Taiwan Agricultural Research Institute, Council of Agriculture, Executive Yuan--Achievements-Innovative techniques

Innovative techniques

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Production of quality DiHuang
Figure 1: Plant type of Taiwan-grown DiHuang.
Figure 1: Plant type of Taiwan-grown DiHuang.
Figure 2: DiHuang can be produced in Taiwan for development of functional foods and medicinal diets.
Figure 2: DiHuang can be produced in Taiwan for development of functional foods and medicinal diets.

    DiHuang (Rehmannia glutinosa) is one of the herbs extensively used with other herbs as tonic soup or pills in traditional Chinese medicine. The raw or cured roots that are used for medicinal purpose have concentrations of rehmannia glutinosa polysaccharide, stachyose, and iridoid glucoside (catalpol). Raw DiHuang with high catalpol concentration has been reported to have effects in amelioration of diabetes, secretion of gastric fluid and saliva, and improvement of diuretic function. Both raw and cured DiHuang roots in Taiwan market are mainly imported from China; there is no production of DiHuang in economic scale in Taiwan. Because of the steadily increasing demand for functional foods and medicinal diets that improve the quality of life, it is expected there will be an interest in the production of DiHuang in the near future. For that very purpose, TARI has successfully established the propagation and cultivation techniques of DiHuang, which is packed with functional components, in lowland Taiwan.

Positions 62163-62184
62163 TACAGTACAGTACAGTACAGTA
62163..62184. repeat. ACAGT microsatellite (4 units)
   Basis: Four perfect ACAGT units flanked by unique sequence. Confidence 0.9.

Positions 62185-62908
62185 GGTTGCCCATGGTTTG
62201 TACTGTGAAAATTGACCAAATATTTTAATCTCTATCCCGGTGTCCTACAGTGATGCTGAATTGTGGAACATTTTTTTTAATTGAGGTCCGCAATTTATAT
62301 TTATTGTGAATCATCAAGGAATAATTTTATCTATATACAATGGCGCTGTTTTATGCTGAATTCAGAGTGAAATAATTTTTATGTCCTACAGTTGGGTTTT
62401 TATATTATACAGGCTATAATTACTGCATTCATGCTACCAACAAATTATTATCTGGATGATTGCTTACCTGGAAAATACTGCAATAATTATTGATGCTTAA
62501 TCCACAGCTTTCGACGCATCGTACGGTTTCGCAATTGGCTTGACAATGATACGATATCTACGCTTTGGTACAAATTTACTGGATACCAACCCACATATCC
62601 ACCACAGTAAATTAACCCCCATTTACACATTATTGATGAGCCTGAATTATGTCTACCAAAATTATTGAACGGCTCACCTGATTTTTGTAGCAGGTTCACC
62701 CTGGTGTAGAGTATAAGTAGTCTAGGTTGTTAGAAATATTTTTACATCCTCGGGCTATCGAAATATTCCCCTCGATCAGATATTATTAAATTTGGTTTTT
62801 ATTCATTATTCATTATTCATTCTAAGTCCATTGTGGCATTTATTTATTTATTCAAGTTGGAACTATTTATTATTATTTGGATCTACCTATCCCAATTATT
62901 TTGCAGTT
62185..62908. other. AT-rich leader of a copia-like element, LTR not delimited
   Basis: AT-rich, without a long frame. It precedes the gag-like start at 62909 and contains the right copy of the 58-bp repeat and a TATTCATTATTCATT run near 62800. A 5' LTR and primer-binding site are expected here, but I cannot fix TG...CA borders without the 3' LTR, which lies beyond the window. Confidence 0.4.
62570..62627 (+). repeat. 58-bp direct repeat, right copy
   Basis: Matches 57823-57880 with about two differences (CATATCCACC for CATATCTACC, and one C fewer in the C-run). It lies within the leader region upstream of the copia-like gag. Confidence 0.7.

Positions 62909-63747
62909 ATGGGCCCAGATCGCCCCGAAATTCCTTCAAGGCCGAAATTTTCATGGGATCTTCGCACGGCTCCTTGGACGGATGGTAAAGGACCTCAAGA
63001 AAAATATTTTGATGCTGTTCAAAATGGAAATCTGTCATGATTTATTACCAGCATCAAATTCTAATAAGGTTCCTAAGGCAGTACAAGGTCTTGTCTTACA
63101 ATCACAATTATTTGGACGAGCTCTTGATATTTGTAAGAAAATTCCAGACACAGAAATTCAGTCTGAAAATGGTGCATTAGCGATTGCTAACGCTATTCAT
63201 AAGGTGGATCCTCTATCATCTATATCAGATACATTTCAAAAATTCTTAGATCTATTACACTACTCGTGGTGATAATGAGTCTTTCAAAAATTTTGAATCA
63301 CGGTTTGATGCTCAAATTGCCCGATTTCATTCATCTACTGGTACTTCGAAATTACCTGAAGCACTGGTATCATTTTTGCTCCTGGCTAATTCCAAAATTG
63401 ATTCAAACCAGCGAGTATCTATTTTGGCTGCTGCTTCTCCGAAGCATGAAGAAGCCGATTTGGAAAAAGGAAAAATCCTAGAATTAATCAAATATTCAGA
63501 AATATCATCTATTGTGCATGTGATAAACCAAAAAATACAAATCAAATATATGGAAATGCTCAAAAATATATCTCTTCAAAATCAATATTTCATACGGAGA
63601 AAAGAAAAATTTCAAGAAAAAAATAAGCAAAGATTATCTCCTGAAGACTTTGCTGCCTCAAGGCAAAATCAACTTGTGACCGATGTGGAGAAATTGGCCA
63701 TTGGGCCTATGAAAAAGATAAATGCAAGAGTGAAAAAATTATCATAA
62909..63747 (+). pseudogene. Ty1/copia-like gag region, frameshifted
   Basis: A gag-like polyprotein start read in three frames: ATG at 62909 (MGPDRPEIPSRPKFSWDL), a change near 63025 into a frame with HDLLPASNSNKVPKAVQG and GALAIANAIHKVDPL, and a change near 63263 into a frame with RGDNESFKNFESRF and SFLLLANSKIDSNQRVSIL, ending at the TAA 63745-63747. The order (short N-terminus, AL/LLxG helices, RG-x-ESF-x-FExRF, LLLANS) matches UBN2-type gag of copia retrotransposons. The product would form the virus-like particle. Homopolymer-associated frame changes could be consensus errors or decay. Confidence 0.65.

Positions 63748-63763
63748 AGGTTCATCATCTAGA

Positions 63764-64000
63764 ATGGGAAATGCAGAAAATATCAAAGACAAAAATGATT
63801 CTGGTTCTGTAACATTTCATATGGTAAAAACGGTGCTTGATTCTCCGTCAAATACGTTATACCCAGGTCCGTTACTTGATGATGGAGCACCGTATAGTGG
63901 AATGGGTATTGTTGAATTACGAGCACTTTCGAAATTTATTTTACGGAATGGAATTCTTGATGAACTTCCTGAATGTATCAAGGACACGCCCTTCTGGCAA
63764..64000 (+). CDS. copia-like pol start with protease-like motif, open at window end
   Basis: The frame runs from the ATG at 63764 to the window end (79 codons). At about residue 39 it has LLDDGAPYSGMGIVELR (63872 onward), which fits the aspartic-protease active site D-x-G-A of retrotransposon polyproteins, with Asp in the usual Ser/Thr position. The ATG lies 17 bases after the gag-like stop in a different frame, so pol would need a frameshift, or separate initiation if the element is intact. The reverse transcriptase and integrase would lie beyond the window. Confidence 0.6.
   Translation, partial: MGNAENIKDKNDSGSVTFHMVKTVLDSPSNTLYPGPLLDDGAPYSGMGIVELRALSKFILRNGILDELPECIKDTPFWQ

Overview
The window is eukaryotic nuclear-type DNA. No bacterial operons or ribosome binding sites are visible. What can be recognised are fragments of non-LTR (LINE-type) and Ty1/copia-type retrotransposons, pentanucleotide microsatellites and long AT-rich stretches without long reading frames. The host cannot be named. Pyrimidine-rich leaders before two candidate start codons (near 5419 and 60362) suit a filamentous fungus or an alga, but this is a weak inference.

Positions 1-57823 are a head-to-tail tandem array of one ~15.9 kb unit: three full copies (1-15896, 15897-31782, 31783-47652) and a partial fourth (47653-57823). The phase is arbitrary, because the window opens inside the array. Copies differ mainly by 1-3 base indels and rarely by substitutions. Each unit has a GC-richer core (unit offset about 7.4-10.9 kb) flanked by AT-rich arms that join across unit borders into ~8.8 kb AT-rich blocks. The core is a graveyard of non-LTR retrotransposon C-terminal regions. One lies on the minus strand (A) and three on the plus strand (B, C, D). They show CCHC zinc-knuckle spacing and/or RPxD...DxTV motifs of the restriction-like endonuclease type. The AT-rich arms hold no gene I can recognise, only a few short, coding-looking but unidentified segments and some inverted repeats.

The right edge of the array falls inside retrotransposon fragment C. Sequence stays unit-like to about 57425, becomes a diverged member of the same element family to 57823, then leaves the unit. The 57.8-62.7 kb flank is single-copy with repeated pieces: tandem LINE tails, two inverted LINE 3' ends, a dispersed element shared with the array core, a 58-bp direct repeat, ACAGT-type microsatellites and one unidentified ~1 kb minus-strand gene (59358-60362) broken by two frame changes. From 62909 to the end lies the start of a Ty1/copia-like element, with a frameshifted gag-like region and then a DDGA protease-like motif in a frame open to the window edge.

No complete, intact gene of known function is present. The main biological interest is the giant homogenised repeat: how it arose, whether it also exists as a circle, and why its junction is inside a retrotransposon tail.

The production of DiHuang is limited in Taiwan due to several factors. First, the variation of genetic resources is limited. Second, long-term asexual propagation of root segments leads to its decline of production and quality because of viruses. Third, root sour soft rot and spindle roots. TARI’s recent achievements in the development of cultural practices for raw DiHuang roots include: 1) Seed production after hand pollination of plants, which are derived from roots that have been previously temperature-treated to regulate flowering; 2) Healthy and homogeneous seedling production through tissue culture system; 3) Regulation of planting and harvesting times to stabilize root harvesting; and 4) Assessment of stachyose and catalpol contents, as quality indicators, by newly developed analytical techniques.

    Using TARI’s established cultural practices, DiHuang can be harvested 8 to 10 months after planting in lowland Taiwan. The average fresh root yield is 400-600 g/plant despite small tap storage root with many spindle roots. Chemical analyses revealed that fresh DiHuang produced by TARI-established methods contain catalpol and stachyose at 13-55 mg/g and 300-500 mg/g, respectively, on dry weight basis. The catalpol and stachyose contents of the TARI-produced DiHuang are higher than those of the marketed DiHuang: catalpol at 2.32 mg/g and stachyose at 260 mg/g for raw DiHuang; catalpol at 3.54 mg/g and stachyose null for cured DiHuang. The TARI’s established method for growing DiHuang has a great potential to mobilize DiHuang production in Taiwan.

Figure 3: The marketed cured DiHuang (left) and raw DiHuang (middle) are processed roots of DiHuang kneaded into balls. On the right is Taiwan-grown dried DiHuang.
Figure 3: The marketed cured DiHuang (left) and raw DiHuang (middle) are processed roots of DiHuang kneaded into balls. On the right is Taiwan-grown dried DiHuang.